Plates were cleaned off, dessert offered and declined. The adults looked at each other and grinned in amazement. A plea was made and granted. A blonde streak zoomed to the attic. A not so much streak of black and white followed.
Samantha did a quick mental inventory of what she had dug out so far. Three boxes down, two to go.
Box four was boring. A bunch of stuff like they had in their junk drawer. Didn’t seem important to store, but Samantha thought she should dig in just in case. It was the right decision. At the bottom of the box under a zip lock bag full of screws, there it was. The grin flashed again and her blue eyes gleamed. Treasure.
Mom and Dad still sat at kitchen table, side by side, talking. Samantha’s normal reaction to seeing her parent’s affectionate touches and hearing their affectionate tones would be to roll her eyes and say, “Mush” just loud enough for them to hear. But this was not the time for such things.
She stood beside her dad, hands behind her back, even bigger grin on her face.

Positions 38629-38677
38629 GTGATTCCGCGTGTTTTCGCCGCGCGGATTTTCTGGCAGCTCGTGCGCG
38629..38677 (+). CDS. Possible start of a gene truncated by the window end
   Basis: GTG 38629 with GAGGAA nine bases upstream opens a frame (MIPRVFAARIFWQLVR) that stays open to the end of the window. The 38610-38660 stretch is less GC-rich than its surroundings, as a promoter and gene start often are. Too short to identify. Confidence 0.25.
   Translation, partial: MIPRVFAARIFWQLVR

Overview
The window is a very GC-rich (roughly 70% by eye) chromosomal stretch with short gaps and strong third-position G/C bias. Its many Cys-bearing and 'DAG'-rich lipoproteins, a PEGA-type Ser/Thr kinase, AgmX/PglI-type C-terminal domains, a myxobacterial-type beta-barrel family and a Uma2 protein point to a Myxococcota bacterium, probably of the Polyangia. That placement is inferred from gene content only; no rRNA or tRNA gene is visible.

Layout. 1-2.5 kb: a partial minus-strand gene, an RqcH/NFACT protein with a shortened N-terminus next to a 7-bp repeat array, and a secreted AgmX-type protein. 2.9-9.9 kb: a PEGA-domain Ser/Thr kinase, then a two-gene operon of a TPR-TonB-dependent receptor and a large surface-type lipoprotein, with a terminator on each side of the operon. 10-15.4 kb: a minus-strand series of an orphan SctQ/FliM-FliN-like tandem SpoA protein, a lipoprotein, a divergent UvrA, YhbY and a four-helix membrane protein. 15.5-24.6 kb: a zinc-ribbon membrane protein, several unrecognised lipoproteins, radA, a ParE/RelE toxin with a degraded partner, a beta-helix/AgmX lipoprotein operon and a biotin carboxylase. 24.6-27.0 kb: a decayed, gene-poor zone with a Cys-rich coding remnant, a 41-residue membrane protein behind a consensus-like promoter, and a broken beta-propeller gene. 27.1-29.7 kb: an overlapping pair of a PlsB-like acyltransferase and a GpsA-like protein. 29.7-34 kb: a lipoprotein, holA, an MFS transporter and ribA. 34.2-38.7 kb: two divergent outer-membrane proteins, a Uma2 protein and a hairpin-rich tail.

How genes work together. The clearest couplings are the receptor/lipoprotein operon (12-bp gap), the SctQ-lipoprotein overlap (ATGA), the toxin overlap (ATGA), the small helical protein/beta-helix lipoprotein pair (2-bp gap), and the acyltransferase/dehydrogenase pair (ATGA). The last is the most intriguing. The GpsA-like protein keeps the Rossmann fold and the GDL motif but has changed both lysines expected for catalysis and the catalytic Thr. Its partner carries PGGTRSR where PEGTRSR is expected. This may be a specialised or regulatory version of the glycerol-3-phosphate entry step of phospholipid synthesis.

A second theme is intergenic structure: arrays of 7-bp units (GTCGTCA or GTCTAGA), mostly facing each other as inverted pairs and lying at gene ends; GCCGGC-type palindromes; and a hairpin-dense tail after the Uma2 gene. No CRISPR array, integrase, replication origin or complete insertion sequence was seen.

Both parents looked at their child, gave smiles and in unison said, “What’s up?”
“I,” Samantha said in her best seven year old serious tone, “have found something of great interest and possible import.”
The adults looked at each other in amusement.
“Where is she learning to talk like that?” her dad said.
“I blame you,” answered her mom with a chuckle.
Samantha brought her hand from behind her back and placed an object on the table.
Before them was a small wooden box with lid, about six by four by four inches in measurement. The dark sides had small celtic-knot type carvings and were joined together with dovetails. A brass hinge could be seen in the back and a small brass lock on front. The lid had been painted to look like it had a marble inlay. Not the work of a master, but done with obvious care.
Samantha’s dad picked up the box and turned it in his hands. He tilted it away from him to look at the bottom. On it were burnt in letters. It said NANCE.
“Oh, wow. Look at this, Deb. Ma Nance made this.” Samantha’s dad said.
“You always said she was pretty handy,” said Deb. She slid her arm around her husband’s. “Nice work. Wish I had met her, Art.” She kissed him on the cheek.
Art gave the box a little shake. A small tapping noise came from inside.
“Wonder what is in there?” Art said. “Oh well, I’m not going to break it open just to see what is inside. Too nice.”
Samantha cleared her throat to get their attention. Her grin had reached Cheshire level.
“I,” she paused for dramatic effect, “have the key.” She brought up her hand.
Art and Deb looked at each other again with unspoken amusement at their daughter.
Art took the key from the small hand. “Let’s open this sucker up.”
The family pulled in tight around the box as Sam inserted the key and turned.
The sound of the latch popping open seemed much louder than it should have.